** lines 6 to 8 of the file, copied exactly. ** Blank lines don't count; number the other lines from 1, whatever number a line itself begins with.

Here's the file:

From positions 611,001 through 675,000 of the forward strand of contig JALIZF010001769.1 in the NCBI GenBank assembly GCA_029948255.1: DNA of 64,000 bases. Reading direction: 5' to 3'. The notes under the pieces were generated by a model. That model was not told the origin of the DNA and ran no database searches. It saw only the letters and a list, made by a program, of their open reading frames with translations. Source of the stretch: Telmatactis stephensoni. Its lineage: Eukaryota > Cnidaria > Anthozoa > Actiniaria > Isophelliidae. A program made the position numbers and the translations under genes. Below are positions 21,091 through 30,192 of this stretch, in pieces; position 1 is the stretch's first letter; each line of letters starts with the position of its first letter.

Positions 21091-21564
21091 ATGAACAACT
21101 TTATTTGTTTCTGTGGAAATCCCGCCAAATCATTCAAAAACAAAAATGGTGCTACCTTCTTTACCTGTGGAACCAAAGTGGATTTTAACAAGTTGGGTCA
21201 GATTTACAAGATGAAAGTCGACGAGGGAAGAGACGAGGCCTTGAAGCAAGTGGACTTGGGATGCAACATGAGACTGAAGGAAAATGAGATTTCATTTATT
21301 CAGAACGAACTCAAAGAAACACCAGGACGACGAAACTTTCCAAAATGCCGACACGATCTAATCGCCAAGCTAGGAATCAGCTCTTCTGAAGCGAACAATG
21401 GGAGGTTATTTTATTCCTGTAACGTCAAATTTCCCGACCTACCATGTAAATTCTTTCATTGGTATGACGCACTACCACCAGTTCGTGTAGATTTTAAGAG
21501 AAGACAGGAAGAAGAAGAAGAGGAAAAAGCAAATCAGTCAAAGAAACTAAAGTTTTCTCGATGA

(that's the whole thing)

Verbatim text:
21301 CAGAACGAACTCAAAGAAACACCAGGACGACGAAACTTTCCAAAATGCCGACACGATCTAATCGCCAAGCTAGGAATCAGCTCTTCTGAAGCGAACAATG
21401 GGAGGTTATTTTATTCCTGTAACGTCAAATTTCCCGACCTACCATGTAAATTCTTTCATTGGTATGACGCACTACCACCAGTTCGTGTAGATTTTAAGAG
21501 AAGACAGGAAGAAGAAGAAGAGGAAAAAGCAAATCAGTCAAAGAAACTAAAGTTTTCTCGATGA